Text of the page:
Erskine of Cardross Coat of Arms
1st and 4th grand quarters: Cardross
2nd grand quarterly 1 and 4: Mar
2nd grand quarterly 2 and 3: Erskine
3rd grand quarterly 1 and 4: Stewart
3rd grand quarterly 2 and 3: Cumming
Erskine of Kellie
Thomas Esrkine, 1st Earl of Kellie was the eldest surviving son of Margaret Home and Sir Alexander Erskine of Gogar, a Scottish laird and keeper of James VI of Scotland at Stirling Castle. Alexander in turn was the son of John Erskine, 5th Lord Erskine, and Lady Margaret Campbell, a daughter of Archibald Campbell, 2nd
Earl of Argyll who was styled "Master of Mar". Thomas was a school classmate and lifelone personal friend of James VI of England (later James I of England). He was a server at the king's table, a "seward", and in 1585 was made a Gentleman of His Majesty's Bedchamber. In January 1593 James VI set a tax anticipating the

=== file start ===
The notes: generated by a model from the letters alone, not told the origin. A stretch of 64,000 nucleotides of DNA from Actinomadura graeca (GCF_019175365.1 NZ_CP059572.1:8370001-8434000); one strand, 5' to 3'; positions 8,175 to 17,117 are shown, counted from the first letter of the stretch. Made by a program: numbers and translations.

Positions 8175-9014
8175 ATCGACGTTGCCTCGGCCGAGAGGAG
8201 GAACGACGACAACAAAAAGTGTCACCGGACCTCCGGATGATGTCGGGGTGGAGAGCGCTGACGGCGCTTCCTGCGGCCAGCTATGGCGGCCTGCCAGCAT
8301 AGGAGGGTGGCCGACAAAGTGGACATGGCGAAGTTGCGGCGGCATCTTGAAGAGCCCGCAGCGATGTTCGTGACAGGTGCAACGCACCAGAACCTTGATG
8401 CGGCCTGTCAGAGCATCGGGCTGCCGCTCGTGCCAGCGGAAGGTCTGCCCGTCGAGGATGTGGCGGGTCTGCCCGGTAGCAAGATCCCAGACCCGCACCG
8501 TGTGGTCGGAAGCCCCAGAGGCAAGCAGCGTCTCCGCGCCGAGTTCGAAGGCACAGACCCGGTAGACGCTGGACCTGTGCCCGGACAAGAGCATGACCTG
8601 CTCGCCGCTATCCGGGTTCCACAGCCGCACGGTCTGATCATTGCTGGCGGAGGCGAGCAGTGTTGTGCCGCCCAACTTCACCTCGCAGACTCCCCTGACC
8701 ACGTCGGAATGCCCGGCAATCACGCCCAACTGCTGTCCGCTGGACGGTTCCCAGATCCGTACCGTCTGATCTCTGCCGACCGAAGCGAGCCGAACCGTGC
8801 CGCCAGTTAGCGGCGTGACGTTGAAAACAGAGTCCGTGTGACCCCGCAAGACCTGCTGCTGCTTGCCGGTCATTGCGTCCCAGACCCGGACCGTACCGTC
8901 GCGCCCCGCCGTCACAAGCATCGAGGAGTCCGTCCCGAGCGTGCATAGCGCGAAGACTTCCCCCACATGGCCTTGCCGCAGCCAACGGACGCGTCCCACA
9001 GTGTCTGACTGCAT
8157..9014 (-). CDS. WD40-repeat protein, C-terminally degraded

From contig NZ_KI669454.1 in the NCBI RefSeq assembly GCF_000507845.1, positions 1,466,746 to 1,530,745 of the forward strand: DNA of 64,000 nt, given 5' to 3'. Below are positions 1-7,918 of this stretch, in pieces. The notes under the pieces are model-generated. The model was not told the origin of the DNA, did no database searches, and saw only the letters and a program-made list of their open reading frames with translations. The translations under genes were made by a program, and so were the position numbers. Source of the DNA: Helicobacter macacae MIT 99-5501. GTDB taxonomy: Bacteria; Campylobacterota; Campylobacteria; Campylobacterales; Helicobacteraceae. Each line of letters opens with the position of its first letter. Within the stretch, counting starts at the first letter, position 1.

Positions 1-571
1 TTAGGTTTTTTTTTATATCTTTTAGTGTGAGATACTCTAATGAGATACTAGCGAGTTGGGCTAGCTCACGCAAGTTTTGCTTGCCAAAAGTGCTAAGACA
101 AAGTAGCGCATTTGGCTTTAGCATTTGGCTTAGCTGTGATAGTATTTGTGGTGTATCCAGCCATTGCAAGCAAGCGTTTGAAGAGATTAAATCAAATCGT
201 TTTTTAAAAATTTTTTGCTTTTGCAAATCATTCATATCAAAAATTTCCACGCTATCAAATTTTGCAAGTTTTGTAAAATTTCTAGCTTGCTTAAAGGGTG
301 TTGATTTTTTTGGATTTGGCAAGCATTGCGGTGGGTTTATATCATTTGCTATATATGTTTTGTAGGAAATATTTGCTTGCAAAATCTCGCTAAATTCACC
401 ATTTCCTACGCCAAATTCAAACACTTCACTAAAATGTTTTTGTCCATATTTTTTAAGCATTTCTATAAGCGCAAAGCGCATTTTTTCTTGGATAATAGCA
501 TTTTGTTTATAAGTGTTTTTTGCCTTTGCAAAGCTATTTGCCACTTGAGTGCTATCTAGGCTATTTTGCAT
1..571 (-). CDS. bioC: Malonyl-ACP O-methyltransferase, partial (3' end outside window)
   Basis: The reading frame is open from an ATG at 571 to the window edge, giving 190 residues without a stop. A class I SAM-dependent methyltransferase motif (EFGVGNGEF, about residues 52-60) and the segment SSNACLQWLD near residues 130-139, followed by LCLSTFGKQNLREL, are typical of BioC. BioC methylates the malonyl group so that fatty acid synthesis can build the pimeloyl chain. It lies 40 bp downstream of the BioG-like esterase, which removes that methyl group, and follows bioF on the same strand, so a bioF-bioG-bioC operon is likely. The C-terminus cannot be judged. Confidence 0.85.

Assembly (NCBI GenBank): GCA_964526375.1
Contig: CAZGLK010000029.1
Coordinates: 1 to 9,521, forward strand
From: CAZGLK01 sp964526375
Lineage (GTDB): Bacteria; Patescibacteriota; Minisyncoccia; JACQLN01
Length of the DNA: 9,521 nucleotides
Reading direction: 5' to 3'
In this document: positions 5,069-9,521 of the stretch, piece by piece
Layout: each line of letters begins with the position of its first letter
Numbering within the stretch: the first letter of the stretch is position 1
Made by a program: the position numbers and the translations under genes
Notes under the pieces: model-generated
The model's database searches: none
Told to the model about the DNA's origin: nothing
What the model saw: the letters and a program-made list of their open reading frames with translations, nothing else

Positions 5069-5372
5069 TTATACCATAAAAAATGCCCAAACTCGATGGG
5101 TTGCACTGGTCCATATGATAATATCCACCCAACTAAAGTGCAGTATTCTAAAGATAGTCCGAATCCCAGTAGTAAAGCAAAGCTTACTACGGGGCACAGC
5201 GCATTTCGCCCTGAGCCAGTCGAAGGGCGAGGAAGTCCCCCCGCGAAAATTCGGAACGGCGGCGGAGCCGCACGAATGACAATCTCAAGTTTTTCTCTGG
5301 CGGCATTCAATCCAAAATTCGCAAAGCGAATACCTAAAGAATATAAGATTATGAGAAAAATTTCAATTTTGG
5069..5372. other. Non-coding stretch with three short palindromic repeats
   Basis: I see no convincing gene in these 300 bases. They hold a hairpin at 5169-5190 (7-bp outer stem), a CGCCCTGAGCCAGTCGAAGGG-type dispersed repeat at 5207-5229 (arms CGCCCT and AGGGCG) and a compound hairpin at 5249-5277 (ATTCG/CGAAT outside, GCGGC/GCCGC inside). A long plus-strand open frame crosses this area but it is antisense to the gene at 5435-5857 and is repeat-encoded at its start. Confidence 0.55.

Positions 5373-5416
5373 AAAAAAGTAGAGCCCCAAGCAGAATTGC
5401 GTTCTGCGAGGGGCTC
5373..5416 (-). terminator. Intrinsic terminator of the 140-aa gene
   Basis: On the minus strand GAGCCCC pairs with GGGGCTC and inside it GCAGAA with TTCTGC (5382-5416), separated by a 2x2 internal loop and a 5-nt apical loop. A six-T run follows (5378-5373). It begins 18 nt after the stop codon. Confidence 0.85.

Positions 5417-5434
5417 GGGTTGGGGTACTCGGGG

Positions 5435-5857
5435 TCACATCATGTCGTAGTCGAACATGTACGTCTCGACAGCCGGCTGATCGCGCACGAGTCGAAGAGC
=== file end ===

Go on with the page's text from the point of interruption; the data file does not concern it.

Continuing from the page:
expenses of the birth and baptism of Prince Henry, and apointed Thomas Erskine as Collector General of this tax. At a tournament during the baptism festivities, Erskine was on a team with the King, dressed as the Knights of Malta. He was also with King James during the Gowrie Conspiracy in 1600, when James accused the Ruthven
brothers of kidnapping him at their house in Perth, and subsequently awarded a third of the confiscated land of the Ruthvents to Lord ERskine in 1604. He was made a Privy Councilor in 1601 and accompanied the Duke of Lennox on a diplomatic journey to France. He also traveled with King James to England when he ascended to the
English throne in 1603. He was made Captain of the Guard 1603-1617 and GRoom of the Stool in 1604, created Viscout Fenton in 1606 and acquired Kellie Castle from the 5th Lord Oliphant in 1613, and was given the barony of Kellie. He was made a Knight of the Garter in 1615 and the Earl of Kellie in March 1619. When King James